The preceding paragraphs have described the preferred embodiment for primary bushing 14 and secondary bushings 16-18. It will be understood, however, that other types of bushings may be used. It is important, however, that each bushing be completely sealed to enclosure 12 to prevent the ingress and egress of air, moisture, fluids and other contaminants. Likewise, it will be understood by those skilled in the art that the transformer 10, depending on its application, may have more or fewer bushings than those shown and described above. For example, a three phase pole mount distribution transformer will include three bushings similar to that described above with reference to bushing 14. Once again, without regard to the number of bushings, each bushing must be completely sealed to enclosure 12.
Core and coil assembly 11, best shown in FIG. 2, is disposed within sealed chamber 13 of enclosure 12 and is seated against bottom wall 32. Core and coil assembly 11 may be any conventional assembly having the appropriate size and rating for the load and duty for which the transformer 10 is to be applied. The assembly may be a shell type or core type. The core itself may be either a wound core or a stacked lamination core. In the preferred embodiment described herein, core and coil assembly 11 is identical to that presently manufactured by Cooper Power Systems, a division of Cooper Industries, Inc. and sold in a cylindrical, pole mounted 15 kVA transformer, Cooper Catalog No. EADH111072.
As understood by those skilled in the art, the core and coil assembly 11 includes top and bottom clamps 92, 94 that apply compressive force to the assembly 11. The top and bottom clamps 92, 94 include a central aperture 95. The core and coil assembly 11 is disposed in tank 12 and rests directly against bottom wall 32. To properly position core and coil assembly 11 within enclosure 12 and maintain the desired spacing between assembly 11 and enclosure body portion 31, aperture 95 in bottom clamp 95 is disposed about the indentation or dimple 95 formed in bottom wall 32 as shown in FIG. 11.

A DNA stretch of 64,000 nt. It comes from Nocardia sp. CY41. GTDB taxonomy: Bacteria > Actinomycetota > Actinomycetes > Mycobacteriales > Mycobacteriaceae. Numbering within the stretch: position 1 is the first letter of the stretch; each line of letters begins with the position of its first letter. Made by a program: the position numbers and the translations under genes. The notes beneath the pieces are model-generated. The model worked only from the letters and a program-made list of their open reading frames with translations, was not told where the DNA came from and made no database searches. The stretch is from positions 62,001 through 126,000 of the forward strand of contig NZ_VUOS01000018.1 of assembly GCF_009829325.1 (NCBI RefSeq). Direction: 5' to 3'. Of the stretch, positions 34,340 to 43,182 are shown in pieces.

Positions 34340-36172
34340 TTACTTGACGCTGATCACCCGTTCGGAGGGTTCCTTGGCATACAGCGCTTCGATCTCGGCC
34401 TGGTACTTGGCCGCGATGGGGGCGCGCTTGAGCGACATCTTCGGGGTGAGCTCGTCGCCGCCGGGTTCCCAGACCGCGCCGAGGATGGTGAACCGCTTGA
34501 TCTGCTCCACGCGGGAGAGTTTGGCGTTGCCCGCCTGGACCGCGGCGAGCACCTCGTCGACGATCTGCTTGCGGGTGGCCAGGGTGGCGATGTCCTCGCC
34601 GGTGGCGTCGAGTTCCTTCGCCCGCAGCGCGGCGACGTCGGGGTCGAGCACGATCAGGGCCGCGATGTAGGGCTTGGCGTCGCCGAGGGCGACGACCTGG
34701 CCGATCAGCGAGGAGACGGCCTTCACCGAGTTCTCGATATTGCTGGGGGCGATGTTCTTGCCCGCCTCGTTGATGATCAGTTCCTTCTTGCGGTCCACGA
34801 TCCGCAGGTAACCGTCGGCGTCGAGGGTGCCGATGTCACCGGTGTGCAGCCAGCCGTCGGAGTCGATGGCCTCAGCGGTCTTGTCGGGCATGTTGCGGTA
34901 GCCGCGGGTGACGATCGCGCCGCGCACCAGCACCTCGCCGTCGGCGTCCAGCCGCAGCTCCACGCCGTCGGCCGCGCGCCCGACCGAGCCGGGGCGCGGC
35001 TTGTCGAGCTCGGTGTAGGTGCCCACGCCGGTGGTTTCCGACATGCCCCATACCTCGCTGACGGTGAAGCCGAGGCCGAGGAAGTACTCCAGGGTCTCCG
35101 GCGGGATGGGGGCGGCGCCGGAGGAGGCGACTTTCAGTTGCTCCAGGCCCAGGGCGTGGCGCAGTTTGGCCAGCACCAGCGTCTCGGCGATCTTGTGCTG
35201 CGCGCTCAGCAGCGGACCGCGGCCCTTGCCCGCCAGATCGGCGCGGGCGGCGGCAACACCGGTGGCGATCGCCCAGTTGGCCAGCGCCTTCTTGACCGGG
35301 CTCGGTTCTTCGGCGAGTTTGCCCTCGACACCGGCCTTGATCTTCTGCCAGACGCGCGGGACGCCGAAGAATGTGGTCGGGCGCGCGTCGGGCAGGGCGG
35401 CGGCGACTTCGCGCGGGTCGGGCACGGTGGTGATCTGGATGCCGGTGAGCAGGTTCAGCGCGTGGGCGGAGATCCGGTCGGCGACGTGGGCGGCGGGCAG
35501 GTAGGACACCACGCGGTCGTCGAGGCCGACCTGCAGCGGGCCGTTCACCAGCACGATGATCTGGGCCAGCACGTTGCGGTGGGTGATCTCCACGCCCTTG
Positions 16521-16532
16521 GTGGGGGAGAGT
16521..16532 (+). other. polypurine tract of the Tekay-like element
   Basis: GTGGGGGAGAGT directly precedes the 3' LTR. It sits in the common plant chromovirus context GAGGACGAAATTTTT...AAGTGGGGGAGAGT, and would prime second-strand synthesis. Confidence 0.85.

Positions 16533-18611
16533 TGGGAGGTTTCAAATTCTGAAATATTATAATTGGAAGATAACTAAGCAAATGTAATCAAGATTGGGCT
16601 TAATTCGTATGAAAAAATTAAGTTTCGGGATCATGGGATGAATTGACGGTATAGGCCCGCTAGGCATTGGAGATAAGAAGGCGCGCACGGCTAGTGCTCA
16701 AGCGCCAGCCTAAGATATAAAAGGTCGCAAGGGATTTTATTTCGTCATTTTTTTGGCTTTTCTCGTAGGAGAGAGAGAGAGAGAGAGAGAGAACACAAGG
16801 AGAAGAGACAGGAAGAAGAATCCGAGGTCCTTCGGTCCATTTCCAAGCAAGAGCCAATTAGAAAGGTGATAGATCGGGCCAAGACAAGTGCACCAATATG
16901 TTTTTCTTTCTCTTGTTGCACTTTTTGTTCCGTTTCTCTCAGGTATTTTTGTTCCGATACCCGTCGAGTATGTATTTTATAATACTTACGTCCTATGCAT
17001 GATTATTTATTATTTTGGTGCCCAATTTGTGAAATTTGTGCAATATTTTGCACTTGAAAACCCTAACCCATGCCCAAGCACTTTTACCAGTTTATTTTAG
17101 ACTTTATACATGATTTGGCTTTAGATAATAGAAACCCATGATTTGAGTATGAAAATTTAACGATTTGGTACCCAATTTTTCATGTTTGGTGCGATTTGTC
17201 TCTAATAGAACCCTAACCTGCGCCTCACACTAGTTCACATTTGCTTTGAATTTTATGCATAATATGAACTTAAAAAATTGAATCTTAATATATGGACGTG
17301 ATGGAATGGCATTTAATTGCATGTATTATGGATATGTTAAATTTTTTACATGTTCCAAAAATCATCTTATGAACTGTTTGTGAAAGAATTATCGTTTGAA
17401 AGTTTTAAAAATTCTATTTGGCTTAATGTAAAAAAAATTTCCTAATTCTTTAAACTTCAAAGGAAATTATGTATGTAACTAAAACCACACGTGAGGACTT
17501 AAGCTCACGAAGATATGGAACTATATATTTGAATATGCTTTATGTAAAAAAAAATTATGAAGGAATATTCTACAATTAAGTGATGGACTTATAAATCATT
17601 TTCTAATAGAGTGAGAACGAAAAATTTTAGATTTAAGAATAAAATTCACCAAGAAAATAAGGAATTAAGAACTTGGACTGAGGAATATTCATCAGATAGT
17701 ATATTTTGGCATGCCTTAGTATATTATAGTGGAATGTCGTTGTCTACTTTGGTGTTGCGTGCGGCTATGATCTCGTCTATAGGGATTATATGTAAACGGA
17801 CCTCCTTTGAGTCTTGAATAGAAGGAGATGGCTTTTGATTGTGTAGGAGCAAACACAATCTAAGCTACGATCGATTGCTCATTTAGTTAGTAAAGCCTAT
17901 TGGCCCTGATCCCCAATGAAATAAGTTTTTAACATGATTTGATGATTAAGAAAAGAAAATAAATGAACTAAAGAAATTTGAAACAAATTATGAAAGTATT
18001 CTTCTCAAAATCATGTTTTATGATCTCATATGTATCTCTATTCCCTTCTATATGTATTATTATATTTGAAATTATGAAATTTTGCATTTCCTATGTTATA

As best shown in FIGS. 3, 5 and 6, upper clamp 92 of core and coil assembly 11 is attached to enclosure 12 in two places by means of L-shaped brackets 99. A first leg of each L-shaped bracket 99 is attached to upper clamp 92 by means of conventional fastener 100. Fastener 100 also electrically connects one end of ground lead 73 to bracket 99, the opposite end of lead 73 being connected to high voltage winding 15. Secondary leads 96-98 interconnect the secondary winding 19 of transformer 10 to conducting studs 84, 85, 86, by conventional termination means, best shown in FIGS. 2 and 3. Lugs 101, 102 include threaded bores and are welded to sides 28, 30 inside enclosure 12 for receiving threaded fasteners 104, 105, respectfully, which are employed to attach the upwardly extending leg of L-shaped brackets 99 to enclosure 12. As best shown in FIG. 3, threaded fastener 105 may comprise an elongate threaded stud 106 and nut 107 which may be employed so as to permit mounting of core and coil assembly 11 in enclosures 12 of varying sizes. Likewise, slots 108 may be formed in the leg of L-shaped bracket 99 that is disposed against upper clamp 92 to provide an additional adjustment means.
Referring again to FIGS. 1 and 7, transformer 10 is further provided with a fill tube 21 that is disposed in aperture 49 in cover 34. Tube 21 is preferably made of tin coated copper or copper alloys and is attached and sealed to cover 34 by means of a solder seal. After the core and coil assembly 11 is secured within enclosure 12 and cover 34 is welded to body portion 31 of enclosure 12, interior chamber 13 of enclosure 12 is completely filled with the dielectric fluid 40. As described more fully below, interior chamber 13 of transformer enclosure 12 is completely filled with dielectric fluid 40 such that no head space or any trapped air will be contained within enclosure 12.
Duct Member 120